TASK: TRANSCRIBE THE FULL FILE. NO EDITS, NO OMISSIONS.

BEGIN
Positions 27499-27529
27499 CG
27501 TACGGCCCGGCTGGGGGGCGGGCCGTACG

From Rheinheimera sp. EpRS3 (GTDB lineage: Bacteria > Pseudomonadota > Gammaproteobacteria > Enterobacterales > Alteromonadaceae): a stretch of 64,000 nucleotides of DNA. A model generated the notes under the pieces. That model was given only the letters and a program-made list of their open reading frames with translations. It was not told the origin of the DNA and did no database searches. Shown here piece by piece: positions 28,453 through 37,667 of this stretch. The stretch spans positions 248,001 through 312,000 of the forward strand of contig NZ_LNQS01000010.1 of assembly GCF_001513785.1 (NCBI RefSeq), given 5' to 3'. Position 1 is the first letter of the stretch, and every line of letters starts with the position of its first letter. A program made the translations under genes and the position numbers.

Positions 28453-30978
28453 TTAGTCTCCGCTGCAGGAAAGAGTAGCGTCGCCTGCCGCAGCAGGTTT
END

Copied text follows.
Positions 27499-27529
27499 CG
27501 TACGGCCCGGCTGGGGGGCGGGCCGTACG

From Rheinheimera sp. EpRS3 (GTDB lineage: Bacteria > Pseudomonadota > Gammaproteobacteria > Enterobacterales > Alteromonadaceae): a stretch of 64,000 nucleotides of DNA. A model generated the notes under the pieces. That model was given only the letters and a program-made list of their open reading frames with translations. It was not told the origin of the DNA and did no database searches. Shown here piece by piece: positions 28,453 through 37,667 of this stretch. The stretch spans positions 248,001 through 312,000 of the forward strand of contig NZ_LNQS01000010.1 of assembly GCF_001513785.1 (NCBI RefSeq), given 5' to 3'. Position 1 is the first letter of the stretch, and every line of letters starts with the position of its first letter. A program made the translations under genes and the position numbers.

Positions 28453-30978
28453 TTAGTCTCCGCTGCAGGAAAGAGTAGCGTCGCCTGCCGCAGCAGGTTT